8. Update: I cut a piece of square styrene stock in half diagonally and mounted to sections, one on each side of the rails to keep the new "wood" floor in place. The body will be channelled over the frame, so neither the wood floor or the styrene stock will be visible. The frame got a nice coat of Navy Aggressor Gray. The shifter and gear box cover have been added to the floor. I've also switched out the steelie wheels for the a set of AMT 32 Ford wire wheels. I broke on of them trying to get the axle attached. I didn't remember them being so fragile. Luckily, I have a replacement for it. The interior tub has been painted and the scale sheet metal panels attached. Added some rust to the hood and radiator shroud (there's a brand new radiator inside it). The trimmed down dashboard now fits perfect inside the cabin and has been painted red.I'll add a little final detailing before assembly. Bomber seats from Replicas and Miniatures of Maryland (the best you'll find, hands down) have been painted flat aluminum. They may get a little rust treatment. Lastly, the styrene firewall I fabricated has been painted and attached to the body. I like the idea of having a bit of old, bit of new on this build. It's how I imagine someone would build a real vehicle.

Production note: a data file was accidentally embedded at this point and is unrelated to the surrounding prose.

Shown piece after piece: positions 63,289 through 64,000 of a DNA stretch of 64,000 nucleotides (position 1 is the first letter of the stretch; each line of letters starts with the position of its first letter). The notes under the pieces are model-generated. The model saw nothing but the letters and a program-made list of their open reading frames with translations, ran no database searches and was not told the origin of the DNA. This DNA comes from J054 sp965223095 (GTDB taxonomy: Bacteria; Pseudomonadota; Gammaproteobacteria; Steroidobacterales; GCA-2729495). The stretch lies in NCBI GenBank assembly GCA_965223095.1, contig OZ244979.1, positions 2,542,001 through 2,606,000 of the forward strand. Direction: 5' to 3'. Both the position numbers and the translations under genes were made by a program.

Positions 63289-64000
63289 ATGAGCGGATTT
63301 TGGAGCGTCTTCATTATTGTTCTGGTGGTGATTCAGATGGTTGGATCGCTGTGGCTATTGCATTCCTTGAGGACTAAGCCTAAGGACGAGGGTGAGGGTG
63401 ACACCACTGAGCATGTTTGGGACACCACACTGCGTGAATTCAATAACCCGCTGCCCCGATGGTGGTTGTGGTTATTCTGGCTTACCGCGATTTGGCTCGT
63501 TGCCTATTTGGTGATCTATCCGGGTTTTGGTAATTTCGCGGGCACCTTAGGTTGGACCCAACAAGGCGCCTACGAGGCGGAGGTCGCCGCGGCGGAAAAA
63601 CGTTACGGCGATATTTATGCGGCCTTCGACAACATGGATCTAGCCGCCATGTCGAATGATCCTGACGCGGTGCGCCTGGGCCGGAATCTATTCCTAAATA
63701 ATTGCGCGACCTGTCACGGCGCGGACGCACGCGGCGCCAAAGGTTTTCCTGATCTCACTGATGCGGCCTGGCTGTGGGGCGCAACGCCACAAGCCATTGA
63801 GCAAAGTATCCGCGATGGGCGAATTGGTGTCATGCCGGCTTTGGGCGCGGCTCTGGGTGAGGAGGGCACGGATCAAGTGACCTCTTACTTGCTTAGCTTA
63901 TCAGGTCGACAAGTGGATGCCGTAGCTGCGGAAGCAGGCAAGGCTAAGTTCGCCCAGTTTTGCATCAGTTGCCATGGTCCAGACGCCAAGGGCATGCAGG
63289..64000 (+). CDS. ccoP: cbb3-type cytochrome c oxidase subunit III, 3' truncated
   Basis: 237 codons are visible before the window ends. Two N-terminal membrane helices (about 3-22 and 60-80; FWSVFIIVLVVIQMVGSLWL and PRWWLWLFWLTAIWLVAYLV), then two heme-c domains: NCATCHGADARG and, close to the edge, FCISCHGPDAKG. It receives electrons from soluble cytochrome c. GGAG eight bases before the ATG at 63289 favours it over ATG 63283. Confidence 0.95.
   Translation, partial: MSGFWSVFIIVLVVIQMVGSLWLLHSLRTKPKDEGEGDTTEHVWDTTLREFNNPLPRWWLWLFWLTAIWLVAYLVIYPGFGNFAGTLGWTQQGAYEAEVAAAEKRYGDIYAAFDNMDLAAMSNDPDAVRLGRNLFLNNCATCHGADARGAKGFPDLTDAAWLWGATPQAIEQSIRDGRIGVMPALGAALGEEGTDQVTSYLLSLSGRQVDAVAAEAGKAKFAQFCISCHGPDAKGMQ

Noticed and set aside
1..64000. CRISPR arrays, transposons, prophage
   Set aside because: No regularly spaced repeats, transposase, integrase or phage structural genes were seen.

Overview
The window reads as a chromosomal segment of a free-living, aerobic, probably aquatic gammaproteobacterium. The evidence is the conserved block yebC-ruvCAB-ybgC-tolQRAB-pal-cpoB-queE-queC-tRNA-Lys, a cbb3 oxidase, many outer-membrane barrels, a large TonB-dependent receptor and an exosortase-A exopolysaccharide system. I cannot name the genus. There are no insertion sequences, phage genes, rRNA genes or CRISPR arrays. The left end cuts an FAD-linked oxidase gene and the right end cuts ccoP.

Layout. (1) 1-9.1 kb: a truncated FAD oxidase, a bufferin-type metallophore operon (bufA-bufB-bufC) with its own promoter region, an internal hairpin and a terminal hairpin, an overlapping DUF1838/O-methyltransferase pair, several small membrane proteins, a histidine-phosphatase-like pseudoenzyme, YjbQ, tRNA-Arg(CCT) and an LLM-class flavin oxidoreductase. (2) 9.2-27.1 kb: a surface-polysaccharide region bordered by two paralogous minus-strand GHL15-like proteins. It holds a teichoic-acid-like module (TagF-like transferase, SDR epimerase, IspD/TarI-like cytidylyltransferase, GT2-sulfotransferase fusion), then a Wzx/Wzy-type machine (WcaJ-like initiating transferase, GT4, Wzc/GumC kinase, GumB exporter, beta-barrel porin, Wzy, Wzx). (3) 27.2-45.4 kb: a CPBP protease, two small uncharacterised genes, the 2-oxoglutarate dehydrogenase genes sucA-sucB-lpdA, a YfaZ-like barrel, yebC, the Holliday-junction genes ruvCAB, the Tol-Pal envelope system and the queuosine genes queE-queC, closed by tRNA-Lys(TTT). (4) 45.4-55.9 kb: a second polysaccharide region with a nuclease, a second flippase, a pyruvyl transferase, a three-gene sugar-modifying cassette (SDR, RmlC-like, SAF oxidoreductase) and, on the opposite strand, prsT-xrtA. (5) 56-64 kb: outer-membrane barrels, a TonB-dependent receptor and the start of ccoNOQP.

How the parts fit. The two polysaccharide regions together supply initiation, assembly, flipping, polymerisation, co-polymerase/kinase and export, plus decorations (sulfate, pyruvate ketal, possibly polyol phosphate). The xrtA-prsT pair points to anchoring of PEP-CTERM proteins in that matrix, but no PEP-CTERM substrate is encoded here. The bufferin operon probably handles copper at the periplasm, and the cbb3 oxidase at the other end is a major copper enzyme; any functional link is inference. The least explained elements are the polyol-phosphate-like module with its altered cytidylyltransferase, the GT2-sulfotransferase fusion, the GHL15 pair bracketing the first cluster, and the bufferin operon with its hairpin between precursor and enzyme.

9. Quick update: Been throwing some salt, paint, and rust at this and am happy at this point. The idea is that the hood and radiator shroud are from a different vehicle. I'll paint the rear and part of the sides with some Testors dullcote to remove some of the sheen.I may also swap out the steelies for the old AMT 32 Ford wire wheels.
  10. So here's how the Navy Aggressor Gray paint came out. I think it may need sanding, another salting, then another coat of paint. Rough, ain't it? Maybe a little too rough for a 1:1 representation.